Phosphorus compounds of living cells include phosphates, phosphonates and various esters of phosphates and phosphonates. The chemical shift of 31P atoms in these compounds can span over a 30 ppm range, thus making 31P-NMR spectroscopy an attractive tool for examining phosphorus metabolites in micro-organisms, plants and animal tissues. In addition, the method has no problem of solvent suppression, as no water signal appears in the 31P resonance region (Kulaev et al. 2005). Poly P-accumulating organisms can actively take up soluble ‘p’ from wastewater system and accumulate it in the form of poly P granules (Mino 2000). Several studies showed biological phosphate removal is the best method for ‘p’ uptake in wastewater treatment (Nakamura et al. 1991; Seviour et al. 2003). In addition, poly P extracted from these bacteria has many applications in food industry, dairy industry, medicine and other industries. Inorganic poly P are generally recognized as safe and are widely used as food additives in the meat and dairy industry to enhance major functional properties (i.e. to protect flavour, increase yield due to their water-binding capacity and emulsification properties, retard oxidative rancidity and colour deterioration and to enhance cured-colour development). Some studies demonstrate the antimicrobial properties of poly P on Pseudomonas aeruginosa, Listeria monocytogenes, Staphylococcus aureus, Bacillus cereus, Clostridium sporogenes, Clostridium tyrobutyricum, Clostridium pasteurianum and Clostridium botulinum, where poly P manifested inhibitory effects on bacterial growth at concentrations commonly used in the food industry (Lee et al. 1994; Loessner et al. 1997; Maier et al. 1999; Akhtar et al. 2008).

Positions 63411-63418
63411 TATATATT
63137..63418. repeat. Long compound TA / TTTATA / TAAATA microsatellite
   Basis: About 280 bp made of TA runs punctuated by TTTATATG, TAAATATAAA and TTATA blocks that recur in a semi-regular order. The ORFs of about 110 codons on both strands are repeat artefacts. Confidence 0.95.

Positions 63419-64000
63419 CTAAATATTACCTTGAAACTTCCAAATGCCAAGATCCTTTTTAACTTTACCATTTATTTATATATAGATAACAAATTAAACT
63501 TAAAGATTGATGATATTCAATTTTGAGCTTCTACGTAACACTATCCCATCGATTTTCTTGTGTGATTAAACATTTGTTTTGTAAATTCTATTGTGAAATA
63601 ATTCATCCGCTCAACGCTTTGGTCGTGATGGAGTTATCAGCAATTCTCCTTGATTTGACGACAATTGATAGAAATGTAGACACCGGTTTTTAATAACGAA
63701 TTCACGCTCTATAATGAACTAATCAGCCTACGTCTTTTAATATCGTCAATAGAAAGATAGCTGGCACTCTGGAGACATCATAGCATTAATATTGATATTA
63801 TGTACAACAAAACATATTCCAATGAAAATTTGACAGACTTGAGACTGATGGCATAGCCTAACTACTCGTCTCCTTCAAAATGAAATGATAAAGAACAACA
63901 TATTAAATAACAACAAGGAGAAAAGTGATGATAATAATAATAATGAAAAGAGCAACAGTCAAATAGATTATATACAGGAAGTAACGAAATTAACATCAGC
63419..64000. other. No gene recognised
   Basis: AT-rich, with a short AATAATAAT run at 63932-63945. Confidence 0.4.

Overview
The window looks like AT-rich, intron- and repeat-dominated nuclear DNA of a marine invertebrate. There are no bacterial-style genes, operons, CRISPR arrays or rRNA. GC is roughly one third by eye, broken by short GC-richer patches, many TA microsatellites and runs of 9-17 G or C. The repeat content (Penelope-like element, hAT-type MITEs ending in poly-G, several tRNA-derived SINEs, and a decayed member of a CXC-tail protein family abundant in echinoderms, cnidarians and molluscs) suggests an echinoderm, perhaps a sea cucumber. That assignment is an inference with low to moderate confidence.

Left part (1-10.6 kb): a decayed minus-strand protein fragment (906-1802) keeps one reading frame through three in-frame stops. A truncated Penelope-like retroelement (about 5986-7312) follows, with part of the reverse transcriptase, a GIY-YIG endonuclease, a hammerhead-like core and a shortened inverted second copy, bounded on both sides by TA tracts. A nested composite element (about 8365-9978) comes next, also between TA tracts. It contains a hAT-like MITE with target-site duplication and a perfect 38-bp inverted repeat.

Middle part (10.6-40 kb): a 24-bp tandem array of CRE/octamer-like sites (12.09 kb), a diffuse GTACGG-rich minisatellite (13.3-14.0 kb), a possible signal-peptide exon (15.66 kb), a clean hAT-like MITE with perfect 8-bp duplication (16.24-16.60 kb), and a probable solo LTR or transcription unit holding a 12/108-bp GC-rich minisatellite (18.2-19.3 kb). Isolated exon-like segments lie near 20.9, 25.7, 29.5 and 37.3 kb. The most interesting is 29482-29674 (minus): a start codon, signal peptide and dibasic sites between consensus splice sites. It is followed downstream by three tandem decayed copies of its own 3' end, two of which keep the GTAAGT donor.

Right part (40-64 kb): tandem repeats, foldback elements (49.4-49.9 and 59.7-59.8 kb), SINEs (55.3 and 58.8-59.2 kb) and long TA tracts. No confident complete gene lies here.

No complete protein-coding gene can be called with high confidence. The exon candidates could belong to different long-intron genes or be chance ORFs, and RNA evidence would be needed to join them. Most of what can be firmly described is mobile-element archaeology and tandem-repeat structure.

In this study, we extracted poly P from a bacterium isolated from soil, identified with 31P NMR and studied the antibacterial activity of poly P on growth of Staph. aureus, Corynebacterium glutamicum, B. cereus, Pseudomonas aeruginosa, Acinetobacter baumannii, Klebsiella sp. and E. coli species. In addition, this study describes the synergistic effect of poly P on antibacterial properties of gentamicin.

Materials and methods

Cultivation and isolation of poly P-producing bacteria

Water and soil samples were used as source of samples for screening poly P-accumulating bacteria in this study. Bacterial strains with a capacity of poly P accumulation were isolated using phosphorus-rich medium.


The phosphorus-rich medium is used to screen and isolate poly P-accumulating bacteria, containing 0·0407 g l−1 MgCl2·6H2O, 0·0059 g l−1 MnC12, 0·010 g l−1 FeSO4·7H2O, 0·014 g l−1 CaCl2, 0·00082 g l−1 ZnCl2, 0·001 g l−1 (NH4)6Mo7O24·4H2O, 2·456 g l−1 K2HPO4 and 10 g l−1 glucose. The pH of the medium was adjusted to 7·2 with addition of 1 N NaOH and HCl (Merck, Darmstadt, Germany; Clark et al. 1986).